They probably told each other ghost stories. Perhaps they sang folk songs. Bible study comes to mind. I'm not sure. 

All that feels like such a long time ago, another era.

Nowadays, we are clueless. We don't know how to handle darkness.

We stare at dead TV screens, and we listen to the shopping trolleys rolling by.

Am I imagining it, or does it sound as if they're all rolling downhill?

Spiralling downwards, slowly but surely, towards their doom, towards a failed state?

It's like listening to the ominous first bar of Beethoven's Fifth, the notes going lower, the crescendo of revenge, the booming and threatening mayhem of a symphony describing a country falling into inevitable disrepair.

And, in the distance: police sirens. Somewhere, a generator kicking in. The ringing of our doorbell at least twenty times a day, and when we open the front door on a tiny crack, it is to face yet another begging pair of hands, and hear yet another sad life story, horrific tales of disappointment and gloom, one after the other, all the same. 

The black dog of depression

And, let's face it, we are afraid.

We are no longer afraid of the tokkelossie. We are afraid of the black dog of depression. We are afraid of the roaming wolves of poverty. We are afraid of emailed threats from the tax collector. We are afraid when we hear children crying next door, where the husband has just been retrenched.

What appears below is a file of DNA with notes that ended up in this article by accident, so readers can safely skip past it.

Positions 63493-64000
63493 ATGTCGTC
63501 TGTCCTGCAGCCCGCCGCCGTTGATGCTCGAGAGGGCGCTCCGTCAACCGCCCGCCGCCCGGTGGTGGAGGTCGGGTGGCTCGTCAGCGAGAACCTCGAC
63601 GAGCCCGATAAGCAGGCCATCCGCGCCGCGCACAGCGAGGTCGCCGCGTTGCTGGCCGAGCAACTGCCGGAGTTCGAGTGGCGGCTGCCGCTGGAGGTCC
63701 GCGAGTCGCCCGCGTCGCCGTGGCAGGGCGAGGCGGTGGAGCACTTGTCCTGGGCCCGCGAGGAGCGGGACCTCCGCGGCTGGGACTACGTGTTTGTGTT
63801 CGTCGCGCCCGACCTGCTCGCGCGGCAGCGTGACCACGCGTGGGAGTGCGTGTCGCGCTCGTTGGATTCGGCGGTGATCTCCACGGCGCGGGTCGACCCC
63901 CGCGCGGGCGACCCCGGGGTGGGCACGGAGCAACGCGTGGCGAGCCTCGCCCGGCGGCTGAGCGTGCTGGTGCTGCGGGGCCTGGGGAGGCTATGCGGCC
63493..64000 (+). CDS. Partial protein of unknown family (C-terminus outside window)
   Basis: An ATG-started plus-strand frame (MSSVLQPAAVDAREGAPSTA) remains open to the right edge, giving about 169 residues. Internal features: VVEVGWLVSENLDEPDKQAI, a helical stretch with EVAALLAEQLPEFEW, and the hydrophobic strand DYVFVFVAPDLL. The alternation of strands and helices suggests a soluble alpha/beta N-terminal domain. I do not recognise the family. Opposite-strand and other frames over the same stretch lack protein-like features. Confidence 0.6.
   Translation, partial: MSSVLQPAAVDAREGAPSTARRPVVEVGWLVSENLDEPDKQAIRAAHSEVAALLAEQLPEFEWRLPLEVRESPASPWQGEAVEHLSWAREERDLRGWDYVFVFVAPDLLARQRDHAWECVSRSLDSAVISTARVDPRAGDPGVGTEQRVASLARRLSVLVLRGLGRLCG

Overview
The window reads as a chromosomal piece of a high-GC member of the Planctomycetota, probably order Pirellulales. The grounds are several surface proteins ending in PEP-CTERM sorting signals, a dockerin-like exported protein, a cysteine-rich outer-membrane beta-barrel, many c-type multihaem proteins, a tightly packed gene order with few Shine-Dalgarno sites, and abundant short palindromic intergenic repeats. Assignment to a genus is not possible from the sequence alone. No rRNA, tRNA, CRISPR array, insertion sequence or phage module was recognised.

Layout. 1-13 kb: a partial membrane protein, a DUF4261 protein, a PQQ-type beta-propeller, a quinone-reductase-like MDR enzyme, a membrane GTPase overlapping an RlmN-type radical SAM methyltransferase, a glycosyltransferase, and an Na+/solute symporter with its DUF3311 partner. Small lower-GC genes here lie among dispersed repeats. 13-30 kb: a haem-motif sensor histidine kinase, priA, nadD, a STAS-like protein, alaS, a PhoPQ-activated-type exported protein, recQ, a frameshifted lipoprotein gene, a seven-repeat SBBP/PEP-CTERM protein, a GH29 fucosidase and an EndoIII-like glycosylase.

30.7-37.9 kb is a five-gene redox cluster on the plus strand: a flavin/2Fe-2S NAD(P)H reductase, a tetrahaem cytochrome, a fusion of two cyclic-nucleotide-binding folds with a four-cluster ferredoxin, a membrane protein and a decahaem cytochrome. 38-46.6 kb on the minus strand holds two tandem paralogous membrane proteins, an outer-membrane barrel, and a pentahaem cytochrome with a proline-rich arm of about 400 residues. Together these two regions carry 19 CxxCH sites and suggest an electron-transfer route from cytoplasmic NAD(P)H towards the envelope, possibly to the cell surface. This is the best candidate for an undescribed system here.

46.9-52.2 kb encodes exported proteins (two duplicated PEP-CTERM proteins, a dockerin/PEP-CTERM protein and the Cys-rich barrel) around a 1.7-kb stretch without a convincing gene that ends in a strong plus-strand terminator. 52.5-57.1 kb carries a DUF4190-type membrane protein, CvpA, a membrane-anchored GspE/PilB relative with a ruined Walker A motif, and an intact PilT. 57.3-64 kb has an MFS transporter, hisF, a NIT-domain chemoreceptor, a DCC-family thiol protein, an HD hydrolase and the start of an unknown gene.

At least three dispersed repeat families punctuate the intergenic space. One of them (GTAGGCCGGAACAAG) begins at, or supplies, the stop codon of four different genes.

Sometimes we feel better for a while, though. 

There's always hope. 

Load shedding doesn't happen all the time. 

But we know it will be back. 

The TV might be blaring senseless nonsense right now, but, sometime very soon, it will relapse into silence again.

And, even in these hours when the lights work, we are surrounded by abnormal noises. The oven makes peeping sounds, the washing machine and the alarm system too. Everything is out of sync. The pool pump doesn't know what time it is, and the creepy-crawly is forever getting stuck in the same corner of the pool. We watch the news at night, only to see the rand losing value, the price of commodities going haywire, all the arrows are pointing downwards.

Because that's where we're going. That's where everything's going. Down. 

READ | Joe Kitchen: Redefining the idea of the 'Rainbow Nation'

You try to encourage yourself. You read a good book. You watch a lekker movie on Netflix. You save money by lighting the fire with dried-up teabags soaked in paraffin instead of Blitz. You cancel your membership of the gym and you buy a cheap pair of tekkies because you have decided to take up jogging. When you're in a good mood, you hand bread to the beggars at the traffic lights. 

But they always come back to haunt you. Those sounds.

Late at night, with your head on the pillow, you can still hear them.

The crunching of metal wheels on tar.

And you realise: sooner or later, the trolleys are coming to get you.

- Joe Kitchen is a South African musician, singer, songwriter and writer who sometimes goes by the name of Koos Kombuis, André Letoit and/or André le Roux du Toit.